But as urban dwellers grow in numbers, they need places to get outside. Yet, in many cities, like Miami, neighborhood parks can be hard to find. The Trust for Public Land ranks Miami 94 on a list of 100 cities when it comes to park acreage per 1,000 residents — just 2.8 acres per 1,000 residents, versus 4.5 in New York and 6.2 in Los Angeles.
One of the biggest debates in Washington, D.C., these days has nothing to do with taxes, health care or the economy. It's about baseball and whether the Washington Nationals should end the season of their young pitching star, Stephen Strasburg, just as the team may be headed for the playoffs.
Two years ago, Strasburg's promising career was threatened when he tore a ligament in his pitching arm. He needed surgery and couldn't pitch for a year.
Originally published on Fri August 31, 2012 7:42 am
Babies are lovely but altogether helpless creatures.
Wouldn't it be better if tiny humans were born able to walk, like horses, or generally were readier for the rigors of the world, like, say, chimps?
Among primates, human have the least developed brains at birth, at least when compared to adult human brains. If humans were born as far along on cognitive and neurological scales as rough and ready chimps are, though, human pregnancy would have to last at least twice as long. Eighteen months in the womb, anyone?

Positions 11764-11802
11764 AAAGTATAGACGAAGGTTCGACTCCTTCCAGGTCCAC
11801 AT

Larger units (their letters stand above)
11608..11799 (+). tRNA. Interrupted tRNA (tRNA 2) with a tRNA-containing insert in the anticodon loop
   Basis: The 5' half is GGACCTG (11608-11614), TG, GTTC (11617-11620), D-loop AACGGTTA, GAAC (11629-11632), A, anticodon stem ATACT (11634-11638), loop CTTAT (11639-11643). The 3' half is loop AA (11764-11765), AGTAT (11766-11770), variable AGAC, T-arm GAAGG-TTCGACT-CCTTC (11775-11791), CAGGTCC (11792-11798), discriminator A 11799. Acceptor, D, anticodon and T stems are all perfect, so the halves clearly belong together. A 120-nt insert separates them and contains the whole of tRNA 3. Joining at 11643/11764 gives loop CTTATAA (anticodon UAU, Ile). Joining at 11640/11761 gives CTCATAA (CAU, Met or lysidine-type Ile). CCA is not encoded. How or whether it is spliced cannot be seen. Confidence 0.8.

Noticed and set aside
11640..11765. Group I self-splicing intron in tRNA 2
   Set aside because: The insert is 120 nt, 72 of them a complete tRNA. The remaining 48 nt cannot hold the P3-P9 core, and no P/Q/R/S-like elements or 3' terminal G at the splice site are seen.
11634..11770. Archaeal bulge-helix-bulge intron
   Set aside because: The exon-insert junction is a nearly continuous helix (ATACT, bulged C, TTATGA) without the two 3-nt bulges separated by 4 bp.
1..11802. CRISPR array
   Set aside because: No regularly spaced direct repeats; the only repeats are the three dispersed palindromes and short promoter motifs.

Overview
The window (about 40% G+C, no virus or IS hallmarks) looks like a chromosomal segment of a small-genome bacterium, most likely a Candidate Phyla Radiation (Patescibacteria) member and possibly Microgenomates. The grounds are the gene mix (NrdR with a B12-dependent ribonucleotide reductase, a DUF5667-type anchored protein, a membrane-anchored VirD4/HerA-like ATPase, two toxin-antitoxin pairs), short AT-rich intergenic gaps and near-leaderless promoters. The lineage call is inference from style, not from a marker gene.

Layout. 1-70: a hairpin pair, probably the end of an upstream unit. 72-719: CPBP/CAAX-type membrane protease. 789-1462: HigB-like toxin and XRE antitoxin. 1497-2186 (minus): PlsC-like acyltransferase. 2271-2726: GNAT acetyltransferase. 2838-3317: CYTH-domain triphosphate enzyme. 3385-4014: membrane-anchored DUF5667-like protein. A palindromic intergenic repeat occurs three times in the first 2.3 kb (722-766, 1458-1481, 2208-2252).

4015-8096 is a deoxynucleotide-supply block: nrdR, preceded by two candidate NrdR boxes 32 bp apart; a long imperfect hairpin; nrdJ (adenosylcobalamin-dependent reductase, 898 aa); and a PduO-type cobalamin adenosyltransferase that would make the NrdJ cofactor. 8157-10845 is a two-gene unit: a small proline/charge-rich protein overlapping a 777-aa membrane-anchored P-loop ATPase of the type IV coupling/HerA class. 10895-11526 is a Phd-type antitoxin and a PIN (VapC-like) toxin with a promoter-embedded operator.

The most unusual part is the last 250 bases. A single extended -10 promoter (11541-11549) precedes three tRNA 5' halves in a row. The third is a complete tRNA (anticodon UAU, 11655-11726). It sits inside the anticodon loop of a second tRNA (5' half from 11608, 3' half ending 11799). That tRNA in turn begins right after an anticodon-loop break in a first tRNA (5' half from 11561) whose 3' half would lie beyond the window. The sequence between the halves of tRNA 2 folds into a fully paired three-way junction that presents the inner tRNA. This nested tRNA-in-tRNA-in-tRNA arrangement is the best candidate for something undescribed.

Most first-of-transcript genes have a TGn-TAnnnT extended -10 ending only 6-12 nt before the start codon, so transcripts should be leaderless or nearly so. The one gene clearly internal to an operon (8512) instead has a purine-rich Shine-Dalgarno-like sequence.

Malcolm Browne was a first-rate reporter who spent decades at The New York Times, covered wars around the world and won the Pulitzer Prize for his writing about the early days of the Vietnam war.
And yet he will forever be remembered for one famous picture, the 1963 photo of a Buddhist monk who calmly set himself on fire on the streets of Saigon to protest against the South Vietnamese government, which was being supported by the U.S.
The president of Colombia admitted today that his government and the country's biggest rebel group have engaged in "exploratory talks." The public admission could set the stage for peace talks to end one of the world's longest armed conflicts.
From Bogota, NPR's Juan Forero filed this report for our Newscast unit:
"President Juan Manuel Santos, in a brief televised address, said talks had taken place with the Revolutionary Armed Forces of Colombia.
In The Real Romney, Boston Globe reporters Michael Kranish and Scott Helman examine Mitt Romney's political rise since 1994, when he ran for the U.S. Senate in Massachusetts. They explain how Romney shifted from supporting abortion rights to heavily courting social conservatives in the 2008 Republican primary.
With a program designed both to tell the American people more about Mitt Romney and to make the case that Republicans' ideas for solving the nation's problems are better than Democrats', the 2012 GOP National Convention got going today and Romney officially became the party's presidential nominee.